Brice Baillie, an immigrant from France, created Obvious Wine to “take the snobbery” out of buying wine. The French educated MBA did a four-year stint at Price Waterhouse in Paris before moving to New York and up the corporate ladder at cosmetics giant L'Oréal. When he relocated to the Los Angeles area in 2014 and met his wife, he found a kindred spirit and fellow wine lover.
As a wine connoisseur, Baillie knows his stuff, but he finds the jargon surrounding wine a bit pompous. He, along with his wife, also came to recognize that many wine lovers were either intimidated or plain turned-off by the highfalutin lingo employed in wine marketing. So the couple set out to source wines from sustainably run California vineyards and market them under his own label. They started with tasting parties in their home and began selling their product in February, 2018.
The Wine, The Mission
The goal of Obvious Wine is twofold: make good, value-priced wines and make them accessible. As for the good wine part, Baillie uses smaller, sustainably run vineyards. For instance, the No. 1 Dark and Bold wine they offer comes from a small vineyard powered by solar energy. The label explains the product simply and succinctly: it's a blend of 51% Cabernet Sauvignon and 49% Merlot. Instead of flowery language like “a hint of cherry with an oaky finish,” they use charts indicating the “fruitiness,” body, etc. Instead of saying what it “pairs well” with, there are pictures of a chicken, a taco and a piece of cheese on the label.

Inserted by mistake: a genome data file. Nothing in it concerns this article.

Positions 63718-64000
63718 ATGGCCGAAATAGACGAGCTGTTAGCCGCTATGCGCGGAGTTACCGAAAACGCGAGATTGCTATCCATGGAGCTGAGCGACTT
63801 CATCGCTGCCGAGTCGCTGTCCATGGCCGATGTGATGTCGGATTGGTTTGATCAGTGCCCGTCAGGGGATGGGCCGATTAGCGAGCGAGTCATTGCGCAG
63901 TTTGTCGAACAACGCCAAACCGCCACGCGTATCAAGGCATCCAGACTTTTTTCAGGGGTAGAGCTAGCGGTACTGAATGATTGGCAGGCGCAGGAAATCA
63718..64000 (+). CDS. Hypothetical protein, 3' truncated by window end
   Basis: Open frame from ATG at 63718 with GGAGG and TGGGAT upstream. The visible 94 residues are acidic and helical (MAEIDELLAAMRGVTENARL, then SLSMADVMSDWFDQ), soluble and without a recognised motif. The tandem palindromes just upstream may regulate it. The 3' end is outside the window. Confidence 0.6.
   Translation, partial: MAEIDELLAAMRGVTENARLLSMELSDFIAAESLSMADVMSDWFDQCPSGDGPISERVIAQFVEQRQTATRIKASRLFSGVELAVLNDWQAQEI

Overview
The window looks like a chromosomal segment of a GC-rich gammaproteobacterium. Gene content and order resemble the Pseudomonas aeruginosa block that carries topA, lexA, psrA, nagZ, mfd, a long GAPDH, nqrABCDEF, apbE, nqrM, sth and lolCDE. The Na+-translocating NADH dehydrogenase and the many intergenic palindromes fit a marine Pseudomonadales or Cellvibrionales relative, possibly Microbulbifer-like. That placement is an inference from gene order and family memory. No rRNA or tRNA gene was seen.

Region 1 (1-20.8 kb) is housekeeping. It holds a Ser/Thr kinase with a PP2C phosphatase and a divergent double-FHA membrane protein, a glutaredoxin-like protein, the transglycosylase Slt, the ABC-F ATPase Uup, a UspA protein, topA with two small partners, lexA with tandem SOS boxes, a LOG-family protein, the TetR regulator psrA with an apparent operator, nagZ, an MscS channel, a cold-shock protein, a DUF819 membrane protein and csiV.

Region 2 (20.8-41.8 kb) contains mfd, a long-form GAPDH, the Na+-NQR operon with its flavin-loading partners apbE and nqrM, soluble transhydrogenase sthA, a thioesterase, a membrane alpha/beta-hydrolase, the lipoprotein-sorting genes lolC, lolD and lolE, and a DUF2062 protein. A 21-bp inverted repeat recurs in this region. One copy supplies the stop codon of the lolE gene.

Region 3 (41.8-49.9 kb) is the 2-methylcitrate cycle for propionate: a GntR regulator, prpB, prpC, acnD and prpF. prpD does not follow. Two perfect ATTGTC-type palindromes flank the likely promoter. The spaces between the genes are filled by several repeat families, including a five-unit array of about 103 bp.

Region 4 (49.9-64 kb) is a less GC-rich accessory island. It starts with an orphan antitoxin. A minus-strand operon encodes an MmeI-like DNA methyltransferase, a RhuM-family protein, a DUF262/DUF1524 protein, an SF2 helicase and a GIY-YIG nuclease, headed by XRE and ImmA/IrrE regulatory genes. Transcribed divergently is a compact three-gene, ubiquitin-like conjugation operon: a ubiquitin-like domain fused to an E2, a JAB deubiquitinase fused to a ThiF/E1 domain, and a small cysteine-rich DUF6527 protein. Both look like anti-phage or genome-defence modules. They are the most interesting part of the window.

Once they tackled the snobbery part of things, they needed to sell some wine. The “sales team,” which now consists of four people, went knocking on doors. They are in more than one hundred shops and liquor stores in the predominantly greater Los Angeles area, but they just started shipping. As a young brand, they hope to score a deal in Shark Tank episode 1011 so they can take their anti-snob wine nationwide.
My Take on Obvious Wine
I am a wine drinker. We usually have wine with dinner once or twice a week. I personally won't drink it as a cocktail (I like Bourbon and Martinis), but my wife enjoys a glass from time to time. While I don't like “doing” the wine snob talk, I am not intimidated by it. Then again, I am not a shy person. I can see how wine snobs could intimidate people; I personally am amused by them.
I usually buy my wines on Saturdays at my local liquor store. They have tastings and discounts on Saturdays, so I can try before I buy and save a few bucks. I have a few “stand-by brands,” but I enjoy experimenting with new stuff too. My tastes tend to be more towards the reds: Pinot Noir, Cabernet Sauvignon and Red Zinfandel. I go to the tastings, have a sip and if I like it, I buy it. I don't get into all the pageantry. I'll even mess with the “snobs” sometimes: after hearing a jargon filled description, I'll sip the same wine, make a face and say I don't like it.
I get what Baillie is trying to do with Obvious Wine and, if it were in my local store, I'd give it a try. I'm not one to order wine online though. I think, with some hard work and the right Shark, he could expand the brand quickly.
Will the Sharks see an Obvious Deal?
When any wine or wine-related product comes into the Tank, Mr. Wonderful is the obvious target. We will, undoubtedly hear him refer to his membership in the Confrérie des Chevaliers du Tastevin. He'll also ask the tough questions and ask if they've talked to Costco. Ultimately, this competes with his brand, so it will be a tough sell.
Mark has invested in several alcohol and wine businesses, but they haven't worked out. Getting nationwide distribution is a HUGE headache as each state has its own rules. Selling wine online, while somewhat easier, still has lots of hurdles. Mark and the other Sharks know this, so the only true hope for a deal is Mr. Wonderful.